Culture by Terry Eagleton

Culture by Terry Eagleton

Author:Terry Eagleton [Eagleton, Terry]
Language: eng
Format: azw3
ISBN: 9780300218794
Publisher: Yale University Press
Published: 2016-05-23T16:00:00+00:00


An Apostle of Culture

LIKE HIS COMPATRIOT Edmund Burke, Oscar Wilde was educated at Trinity College, Dublin and later made a splash in London. Both men were much preoccupied with art. Burke, as we have seen, was the author of a treatise on aesthetics which has a bearing on political questions, while Wilde was a flamboyant aesthete whose devotion to art for art’s sake, as we shall see in a moment, was among other things a devious form of political radicalism. At a conservative arithmetical estimate, both authors led double lives. Burke was an eminent Westminster politician who in the course of his high-flying career in England kept much of his Irish provenance a close secret. His family in Ireland had Catholic connections, about which he was understandably sensitive. In fact, a distant relation of his, a Catholic priest, had been hanged, drawn and quartered by the British as a political rebel. It was not the kind of subject one would readily bring up in the London coffee houses. Wilde was both socialite and sodomite, upper class and underdog, respectable citizen and hirer of rent boys, a shameless bon viveur who laid claim to the title of socialist. His very name yokes the Gaelic ‘Oscar’ to the English ‘Wilde’, linking a mythological Irish hero to the world of middle-class drawing rooms. If he hobnobbed with the Lady Bracknells, he also moved at ease in insurrectionary circles, counting revolutionaries like William Morris and Peter Kropotkin among his friends.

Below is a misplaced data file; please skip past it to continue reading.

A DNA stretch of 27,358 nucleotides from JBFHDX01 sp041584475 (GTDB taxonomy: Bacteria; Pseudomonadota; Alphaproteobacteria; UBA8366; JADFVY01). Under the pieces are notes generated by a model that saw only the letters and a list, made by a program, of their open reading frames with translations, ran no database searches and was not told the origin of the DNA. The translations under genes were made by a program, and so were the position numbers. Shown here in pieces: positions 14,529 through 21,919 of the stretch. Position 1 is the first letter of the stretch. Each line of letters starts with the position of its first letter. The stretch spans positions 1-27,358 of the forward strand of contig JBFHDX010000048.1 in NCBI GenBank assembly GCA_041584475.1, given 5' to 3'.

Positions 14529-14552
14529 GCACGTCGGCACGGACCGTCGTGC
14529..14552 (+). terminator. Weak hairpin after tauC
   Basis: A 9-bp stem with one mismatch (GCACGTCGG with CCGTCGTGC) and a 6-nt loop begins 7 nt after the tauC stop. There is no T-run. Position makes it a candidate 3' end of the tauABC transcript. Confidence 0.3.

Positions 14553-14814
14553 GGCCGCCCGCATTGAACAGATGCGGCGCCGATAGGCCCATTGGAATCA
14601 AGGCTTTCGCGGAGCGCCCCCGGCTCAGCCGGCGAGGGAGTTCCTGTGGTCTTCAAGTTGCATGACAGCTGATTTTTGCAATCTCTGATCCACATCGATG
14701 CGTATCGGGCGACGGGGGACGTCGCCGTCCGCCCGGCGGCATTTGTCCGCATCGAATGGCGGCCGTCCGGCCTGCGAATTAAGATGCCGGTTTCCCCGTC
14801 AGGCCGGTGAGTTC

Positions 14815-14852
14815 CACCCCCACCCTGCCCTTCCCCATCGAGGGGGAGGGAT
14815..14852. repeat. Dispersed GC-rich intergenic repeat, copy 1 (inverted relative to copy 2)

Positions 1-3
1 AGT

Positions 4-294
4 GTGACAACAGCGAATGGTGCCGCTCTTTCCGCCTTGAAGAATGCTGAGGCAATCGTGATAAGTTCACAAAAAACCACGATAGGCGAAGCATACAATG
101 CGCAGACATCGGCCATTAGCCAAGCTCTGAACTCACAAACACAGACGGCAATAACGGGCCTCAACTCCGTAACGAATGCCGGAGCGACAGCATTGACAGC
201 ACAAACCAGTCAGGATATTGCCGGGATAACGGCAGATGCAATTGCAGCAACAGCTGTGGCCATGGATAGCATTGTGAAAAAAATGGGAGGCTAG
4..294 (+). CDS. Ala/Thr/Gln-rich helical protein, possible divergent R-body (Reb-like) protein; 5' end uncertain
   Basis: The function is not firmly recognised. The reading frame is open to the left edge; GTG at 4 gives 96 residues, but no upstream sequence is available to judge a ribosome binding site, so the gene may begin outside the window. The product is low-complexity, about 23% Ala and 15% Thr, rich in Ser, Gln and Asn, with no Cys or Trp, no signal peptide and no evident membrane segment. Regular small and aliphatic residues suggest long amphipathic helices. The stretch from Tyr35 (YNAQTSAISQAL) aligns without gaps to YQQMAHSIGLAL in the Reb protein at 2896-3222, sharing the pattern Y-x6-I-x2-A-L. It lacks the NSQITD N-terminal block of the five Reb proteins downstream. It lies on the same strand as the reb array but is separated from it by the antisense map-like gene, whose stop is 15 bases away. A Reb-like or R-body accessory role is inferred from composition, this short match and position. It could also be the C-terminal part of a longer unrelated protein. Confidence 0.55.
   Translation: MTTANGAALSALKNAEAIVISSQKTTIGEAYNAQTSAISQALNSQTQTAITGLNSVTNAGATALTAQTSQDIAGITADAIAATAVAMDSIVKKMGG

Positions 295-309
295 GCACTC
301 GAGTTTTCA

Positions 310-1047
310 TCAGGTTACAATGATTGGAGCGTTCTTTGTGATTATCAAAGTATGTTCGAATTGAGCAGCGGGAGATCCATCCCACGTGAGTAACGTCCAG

Both Wilde and Burke were master-rhetoricians legendary for their verbal élan, and as Irish émigrés in England both ended up biting the hand that fed them. They were also akin in their distaste for British colonialism. Though Burke was not hostile to the colonial venture as such, he felt some solidarity with anti-British rebels in Ireland and America and arraigned a prominent English colonial official, Warren Hastings, before the House of Commons. For his part, Wilde satirised the very English upper classes into whose ranks he had smuggled himself as a sort of fifth columnist. His sparkling stage comedy is both impeccably conventional and secretly subversive. He was a socialist and Irish republican, the son of a mother who was a celebrated feminist and nationalist rebel, and a father who was a distinguished Irish scholar and patriot. With his usual contrariness, however, he believed that Ireland should govern England rather than vice versa. The two émigrés were both to fall prey to Britain’s contempt for its longest-standing colonial subjects. Burke was sneered at as a Paddy, while Wilde was imprisoned for bedding a sprig of the English aristocracy whose filial duty was to reproduce his ancestral line rather than to consort with exotic gay foreigners.

Both Irishmen felt compassion for the poor and dispossessed, perhaps feeling themselves to be more fortunate examples of such outcasts. The Irish writer adrift in London and subject to racial abuse was a higher version of the immigrant road-builder or railway worker. Wilde once gave away his coat to a beggar on London Bridge.


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